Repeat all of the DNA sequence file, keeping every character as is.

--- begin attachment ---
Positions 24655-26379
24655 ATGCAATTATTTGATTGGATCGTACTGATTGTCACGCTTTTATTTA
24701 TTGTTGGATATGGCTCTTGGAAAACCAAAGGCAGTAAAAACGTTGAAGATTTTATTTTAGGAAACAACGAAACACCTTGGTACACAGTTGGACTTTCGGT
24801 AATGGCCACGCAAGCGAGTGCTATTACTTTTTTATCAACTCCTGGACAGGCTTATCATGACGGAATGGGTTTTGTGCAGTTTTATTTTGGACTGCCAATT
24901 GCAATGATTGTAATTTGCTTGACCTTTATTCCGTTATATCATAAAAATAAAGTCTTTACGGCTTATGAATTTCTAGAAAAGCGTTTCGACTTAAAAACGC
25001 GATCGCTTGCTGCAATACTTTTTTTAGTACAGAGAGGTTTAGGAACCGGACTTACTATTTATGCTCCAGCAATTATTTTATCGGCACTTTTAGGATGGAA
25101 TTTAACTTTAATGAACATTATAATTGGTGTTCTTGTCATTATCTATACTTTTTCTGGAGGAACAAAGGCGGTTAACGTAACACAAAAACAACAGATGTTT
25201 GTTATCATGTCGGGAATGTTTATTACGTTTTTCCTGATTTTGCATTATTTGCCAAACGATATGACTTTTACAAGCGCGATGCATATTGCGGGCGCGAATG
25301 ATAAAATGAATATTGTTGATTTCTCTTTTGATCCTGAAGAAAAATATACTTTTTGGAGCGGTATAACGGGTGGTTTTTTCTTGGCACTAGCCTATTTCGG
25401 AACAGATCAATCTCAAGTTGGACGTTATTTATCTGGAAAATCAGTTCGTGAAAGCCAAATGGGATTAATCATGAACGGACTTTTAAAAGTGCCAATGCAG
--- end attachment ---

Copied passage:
Positions 24655-26379
24655 ATGCAATTATTTGATTGGATCGTACTGATTGTCACGCTTTTATTTA
24701 TTGTTGGATATGGCTCTTGGAAAACCAAAGGCAGTAAAAACGTTGAAGATTTTATTTTAGGAAACAACGAAACACCTTGGTACACAGTTGGACTTTCGGT
24801 AATGGCCACGCAAGCGAGTGCTATTACTTTTTTATCAACTCCTGGACAGGCTTATCATGACGGAATGGGTTTTGTGCAGTTTTATTTTGGACTGCCAATT
24901 GCAATGATTGTAATTTGCTTGACCTTTATTCCGTTATATCATAAAAATAAAGTCTTTACGGCTTATGAATTTCTAGAAAAGCGTTTCGACTTAAAAACGC
25001 GATCGCTTGCTGCAATACTTTTTTTAGTACAGAGAGGTTTAGGAACCGGACTTACTATTTATGCTCCAGCAATTATTTTATCGGCACTTTTAGGATGGAA
25101 TTTAACTTTAATGAACATTATAATTGGTGTTCTTGTCATTATCTATACTTTTTCTGGAGGAACAAAGGCGGTTAACGTAACACAAAAACAACAGATGTTT
25201 GTTATCATGTCGGGAATGTTTATTACGTTTTTCCTGATTTTGCATTATTTGCCAAACGATATGACTTTTACAAGCGCGATGCATATTGCGGGCGCGAATG
25301 ATAAAATGAATATTGTTGATTTCTCTTTTGATCCTGAAGAAAAATATACTTTTTGGAGCGGTATAACGGGTGGTTTTTTCTTGGCACTAGCCTATTTCGG
25401 AACAGATCAATCTCAAGTTGGACGTTATTTATCTGGAAAATCAGTTCGTGAAAGCCAAATGGGATTAATCATGAACGGACTTTTAAAAGTGCCAATGCAG